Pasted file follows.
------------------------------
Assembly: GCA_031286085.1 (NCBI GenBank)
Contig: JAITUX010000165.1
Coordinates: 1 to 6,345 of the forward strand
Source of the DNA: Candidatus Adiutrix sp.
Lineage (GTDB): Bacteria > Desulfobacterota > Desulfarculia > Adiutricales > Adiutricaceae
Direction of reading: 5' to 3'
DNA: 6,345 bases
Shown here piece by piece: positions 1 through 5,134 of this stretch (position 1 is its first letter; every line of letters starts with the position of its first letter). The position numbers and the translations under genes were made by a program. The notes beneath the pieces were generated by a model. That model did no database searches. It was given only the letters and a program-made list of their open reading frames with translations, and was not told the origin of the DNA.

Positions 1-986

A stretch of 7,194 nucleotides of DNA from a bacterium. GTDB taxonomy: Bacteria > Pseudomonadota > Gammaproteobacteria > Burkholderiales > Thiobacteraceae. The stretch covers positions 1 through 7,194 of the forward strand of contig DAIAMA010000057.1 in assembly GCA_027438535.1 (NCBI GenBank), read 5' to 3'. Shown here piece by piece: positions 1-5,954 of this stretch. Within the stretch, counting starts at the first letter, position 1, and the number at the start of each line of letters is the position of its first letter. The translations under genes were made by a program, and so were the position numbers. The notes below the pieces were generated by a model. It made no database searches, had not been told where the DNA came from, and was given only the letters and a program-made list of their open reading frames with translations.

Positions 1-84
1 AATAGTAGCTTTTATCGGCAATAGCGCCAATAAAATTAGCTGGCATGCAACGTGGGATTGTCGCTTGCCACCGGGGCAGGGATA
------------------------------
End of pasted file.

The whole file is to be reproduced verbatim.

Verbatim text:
Assembly: GCA_031286085.1 (NCBI GenBank)
Contig: JAITUX010000165.1
Coordinates: 1 to 6,345 of the forward strand
Source of the DNA: Candidatus Adiutrix sp.
Lineage (GTDB): Bacteria > Desulfobacterota > Desulfarculia > Adiutricales > Adiutricaceae
Direction of reading: 5' to 3'
DNA: 6,345 bases
Shown here piece by piece: positions 1 through 5,134 of this stretch (position 1 is its first letter; every line of letters starts with the position of its first letter). The position numbers and the translations under genes were made by a program. The notes beneath the pieces were generated by a model. That model did no database searches. It was given only the letters and a program-made list of their open reading frames with translations, and was not told the origin of the DNA.

Positions 1-986

A stretch of 7,194 nucleotides of DNA from a bacterium. GTDB taxonomy: Bacteria > Pseudomonadota > Gammaproteobacteria > Burkholderiales > Thiobacteraceae. The stretch covers positions 1 through 7,194 of the forward strand of contig DAIAMA010000057.1 in assembly GCA_027438535.1 (NCBI GenBank), read 5' to 3'. Shown here piece by piece: positions 1-5,954 of this stretch. Within the stretch, counting starts at the first letter, position 1, and the number at the start of each line of letters is the position of its first letter. The translations under genes were made by a program, and so were the position numbers. The notes below the pieces were generated by a model. It made no database searches, had not been told where the DNA came from, and was given only the letters and a program-made list of their open reading frames with translations.

Positions 1-84
1 AATAGTAGCTTTTATCGGCAATAGCGCCAATAAAATTAGCTGGCATGCAACGTGGGATTGTCGCTTGCCACCGGGGCAGGGATA